Showing posts with label weird bugs. Show all posts
Showing posts with label weird bugs. Show all posts

Thursday, 8 August 2013

Seasonal Pest Control

When the seasons change, so do the pests that come with them. For information, please continue reading below.
Here are some of the pests that may show up during the different seasons in Ontario.

Paper wasps are 0.7 to 1.0 inch (1.8 to 2.5 cm)-long wasps that gather fibers from dead wood and plant stems, which they mix with saliva, and use to construct water-resistant nests made of gray or brown papery material. Paper wasps are also sometimes called umbrella wasps, due to the distinctive design of their nests[1] or other regional variants such as Trinidad & Tobago’s use of Jack Spaniard.[2]
Paper wasps like to stay in the attic during the winter months and/or walls, and they re-appear during the intial warm day period in March or April, staying until late fall.

Carpenter ants are large (.25 to 1 in/0.64 to 2.5 cm) ants indigenous to many parts of the world. They prefer dead, damp wood in which to build nests. They do not eat it, however, unlike termites.[1] Sometimes carpenter ants will hollow out sections of trees. The most likely species to be infesting a house in the United States is the black carpenter ant (Camponotus pennsylvanicus). However, there are over a thousand other species in the genus Camponotus.
Carpenter ants are more active during early spring inside the home, and sometimes continue into the summer. Look for them on the outside of your home, near trees and/or shrubs.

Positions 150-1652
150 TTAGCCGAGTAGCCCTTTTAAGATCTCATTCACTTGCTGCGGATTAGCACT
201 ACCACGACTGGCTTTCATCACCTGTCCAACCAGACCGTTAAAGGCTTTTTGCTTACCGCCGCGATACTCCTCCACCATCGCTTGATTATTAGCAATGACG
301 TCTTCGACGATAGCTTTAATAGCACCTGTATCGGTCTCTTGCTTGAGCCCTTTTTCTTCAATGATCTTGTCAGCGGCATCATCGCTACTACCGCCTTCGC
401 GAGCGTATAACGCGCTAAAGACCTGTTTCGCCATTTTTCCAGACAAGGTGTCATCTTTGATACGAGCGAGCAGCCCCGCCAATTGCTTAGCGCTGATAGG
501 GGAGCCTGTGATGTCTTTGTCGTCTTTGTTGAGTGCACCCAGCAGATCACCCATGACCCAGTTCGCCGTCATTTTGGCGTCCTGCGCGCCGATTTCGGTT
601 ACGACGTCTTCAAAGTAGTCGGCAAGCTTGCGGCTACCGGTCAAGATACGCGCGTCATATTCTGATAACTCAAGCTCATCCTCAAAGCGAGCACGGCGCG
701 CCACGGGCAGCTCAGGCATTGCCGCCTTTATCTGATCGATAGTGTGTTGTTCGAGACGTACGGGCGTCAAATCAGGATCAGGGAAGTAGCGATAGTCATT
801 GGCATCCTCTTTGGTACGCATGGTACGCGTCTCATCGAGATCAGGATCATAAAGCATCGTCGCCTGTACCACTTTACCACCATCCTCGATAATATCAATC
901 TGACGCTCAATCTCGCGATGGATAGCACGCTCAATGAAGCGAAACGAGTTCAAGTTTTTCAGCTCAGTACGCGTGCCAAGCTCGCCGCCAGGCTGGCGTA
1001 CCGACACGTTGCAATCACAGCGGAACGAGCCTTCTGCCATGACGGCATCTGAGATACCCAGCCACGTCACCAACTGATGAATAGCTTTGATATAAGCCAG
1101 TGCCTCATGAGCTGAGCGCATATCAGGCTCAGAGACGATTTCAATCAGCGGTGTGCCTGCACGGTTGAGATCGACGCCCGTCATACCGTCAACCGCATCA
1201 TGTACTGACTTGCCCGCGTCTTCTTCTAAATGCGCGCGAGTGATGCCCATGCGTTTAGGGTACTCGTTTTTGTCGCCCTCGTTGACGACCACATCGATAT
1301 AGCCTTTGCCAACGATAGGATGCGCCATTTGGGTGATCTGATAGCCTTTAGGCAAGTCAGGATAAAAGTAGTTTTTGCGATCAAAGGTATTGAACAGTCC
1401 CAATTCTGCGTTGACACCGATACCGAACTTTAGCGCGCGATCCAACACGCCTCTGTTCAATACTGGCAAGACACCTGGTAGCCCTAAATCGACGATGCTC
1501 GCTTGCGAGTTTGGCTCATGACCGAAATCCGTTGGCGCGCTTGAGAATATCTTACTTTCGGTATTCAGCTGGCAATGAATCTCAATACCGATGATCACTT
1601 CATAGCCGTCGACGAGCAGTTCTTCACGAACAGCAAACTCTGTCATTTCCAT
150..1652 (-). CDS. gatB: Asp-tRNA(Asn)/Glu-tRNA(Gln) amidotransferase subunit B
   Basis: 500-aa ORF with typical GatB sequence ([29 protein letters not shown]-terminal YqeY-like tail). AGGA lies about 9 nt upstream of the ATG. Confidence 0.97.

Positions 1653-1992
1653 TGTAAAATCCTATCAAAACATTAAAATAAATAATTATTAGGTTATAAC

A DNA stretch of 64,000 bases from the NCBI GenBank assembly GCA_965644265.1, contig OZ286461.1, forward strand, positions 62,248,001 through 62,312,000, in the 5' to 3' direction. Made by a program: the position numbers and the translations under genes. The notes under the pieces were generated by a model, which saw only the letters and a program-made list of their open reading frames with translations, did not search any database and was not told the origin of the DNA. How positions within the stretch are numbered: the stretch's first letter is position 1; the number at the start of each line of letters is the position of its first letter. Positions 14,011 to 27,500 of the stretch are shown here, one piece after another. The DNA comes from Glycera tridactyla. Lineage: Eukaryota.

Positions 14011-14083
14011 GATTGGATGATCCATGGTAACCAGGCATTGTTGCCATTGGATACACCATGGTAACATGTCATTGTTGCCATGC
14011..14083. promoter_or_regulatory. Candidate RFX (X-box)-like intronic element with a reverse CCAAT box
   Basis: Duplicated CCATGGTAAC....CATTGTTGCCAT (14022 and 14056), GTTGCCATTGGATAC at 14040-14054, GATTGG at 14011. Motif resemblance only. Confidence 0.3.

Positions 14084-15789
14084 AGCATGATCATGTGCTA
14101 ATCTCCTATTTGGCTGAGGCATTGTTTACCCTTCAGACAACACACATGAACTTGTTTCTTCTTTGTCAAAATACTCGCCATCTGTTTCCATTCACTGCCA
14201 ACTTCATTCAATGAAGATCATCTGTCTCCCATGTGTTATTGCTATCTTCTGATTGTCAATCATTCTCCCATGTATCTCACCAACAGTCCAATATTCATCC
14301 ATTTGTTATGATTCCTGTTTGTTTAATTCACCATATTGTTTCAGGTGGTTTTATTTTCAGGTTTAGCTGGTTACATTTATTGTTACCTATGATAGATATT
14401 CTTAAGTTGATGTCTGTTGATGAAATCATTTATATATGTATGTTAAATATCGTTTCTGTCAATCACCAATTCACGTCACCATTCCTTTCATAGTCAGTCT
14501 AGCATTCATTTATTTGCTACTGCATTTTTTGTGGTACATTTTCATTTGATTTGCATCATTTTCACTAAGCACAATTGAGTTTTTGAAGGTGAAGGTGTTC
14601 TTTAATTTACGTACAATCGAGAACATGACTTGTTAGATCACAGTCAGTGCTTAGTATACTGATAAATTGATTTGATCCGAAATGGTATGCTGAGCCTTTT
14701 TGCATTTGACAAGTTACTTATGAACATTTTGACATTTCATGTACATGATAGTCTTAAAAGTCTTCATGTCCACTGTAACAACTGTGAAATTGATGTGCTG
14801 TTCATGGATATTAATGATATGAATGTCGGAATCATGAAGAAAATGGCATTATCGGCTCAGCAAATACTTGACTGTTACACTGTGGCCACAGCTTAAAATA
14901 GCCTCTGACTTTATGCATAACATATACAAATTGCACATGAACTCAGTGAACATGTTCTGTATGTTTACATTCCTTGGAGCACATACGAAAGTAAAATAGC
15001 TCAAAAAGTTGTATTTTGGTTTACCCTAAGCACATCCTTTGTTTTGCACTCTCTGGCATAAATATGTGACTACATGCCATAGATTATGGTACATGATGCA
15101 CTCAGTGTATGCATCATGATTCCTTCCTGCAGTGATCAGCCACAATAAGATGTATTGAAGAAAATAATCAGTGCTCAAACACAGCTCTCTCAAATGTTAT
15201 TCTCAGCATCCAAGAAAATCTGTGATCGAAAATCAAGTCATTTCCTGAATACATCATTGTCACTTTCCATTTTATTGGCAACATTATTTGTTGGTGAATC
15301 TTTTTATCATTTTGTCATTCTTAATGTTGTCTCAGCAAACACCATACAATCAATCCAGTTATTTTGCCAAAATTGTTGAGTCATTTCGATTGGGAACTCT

The Little Black Ant (Monomorium minimum) is a species of ant. Members of the species are tiny and shiny black in color. These ants are usually found outdoors or in wood inside a home that causes it to decay.
Workers are 1/16 inch in length and the queens are 1/8 inch in length. Also the Soldiers are 1/13 of an inch in length. There may be 100, 000 in one colony. They use recruitment to deal more effectively with large prey. They form colonies with multiple queens.
Ants give birth to live pupa. Ant pupa laid by the queen can take just 10 days to mature. Winged ants may fly away and start a new colony if the current colony is overpopulated.
Small ants are one of the most common problems we come across in the Summer. They often stay outside of the home in gardens and patio stone walkways.
Carpenter bees (the genus Xylocopa in the subfamily Xylocopinae) are large bees distributed worldwide. There are some 500 species of carpenter bee in 31 subgenera.[1] Their name comes from the fact that nearly all species build their nests in burrows in dead wood, bamboo, or structural timbers (except those in the subgenus Proxylocopa, which nest in the ground). Members of the related tribe Ceratinini are sometimes referred to as “small carpenter bees”.
Carpenter bees show up in the Spring and stay around well into the summer. Infestations cause woodpeckers to poke holes into trees attempting to eat the larvae. This damage is serious and harms the trees.
Mud dauber (sometimes called “dirt dauber,” “dirt digger,” “dirt dobber,” “dirt diver”, or “mud wasp”) is a name commonly applied to a number of wasps from either the family Sphecidae or Crabronidae that build their nests from mud. Mud dauber may refer to any of the following common species: